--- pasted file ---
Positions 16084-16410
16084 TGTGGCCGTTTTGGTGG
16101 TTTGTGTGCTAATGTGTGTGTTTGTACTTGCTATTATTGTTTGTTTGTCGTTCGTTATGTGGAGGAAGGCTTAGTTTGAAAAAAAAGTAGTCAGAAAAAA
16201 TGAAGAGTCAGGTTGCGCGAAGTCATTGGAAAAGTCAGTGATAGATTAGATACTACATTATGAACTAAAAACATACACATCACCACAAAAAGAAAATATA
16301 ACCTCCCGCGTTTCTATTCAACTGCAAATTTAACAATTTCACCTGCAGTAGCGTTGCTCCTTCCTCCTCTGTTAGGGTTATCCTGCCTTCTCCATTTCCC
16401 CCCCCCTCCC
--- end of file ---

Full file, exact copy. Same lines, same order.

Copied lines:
Positions 16084-16410
16084 TGTGGCCGTTTTGGTGG
16101 TTTGTGTGCTAATGTGTGTGTTTGTACTTGCTATTATTGTTTGTTTGTCGTTCGTTATGTGGAGGAAGGCTTAGTTTGAAAAAAAAGTAGTCAGAAAAAA
16201 TGAAGAGTCAGGTTGCGCGAAGTCATTGGAAAAGTCAGTGATAGATTAGATACTACATTATGAACTAAAAACATACACATCACCACAAAAAGAAAATATA
16301 ACCTCCCGCGTTTCTATTCAACTGCAAATTTAACAATTTCACCTGCAGTAGCGTTGCTCCTTCCTCCTCTGTTAGGGTTATCCTGCCTTCTCCATTTCCC
16401 CCCCCCTCCC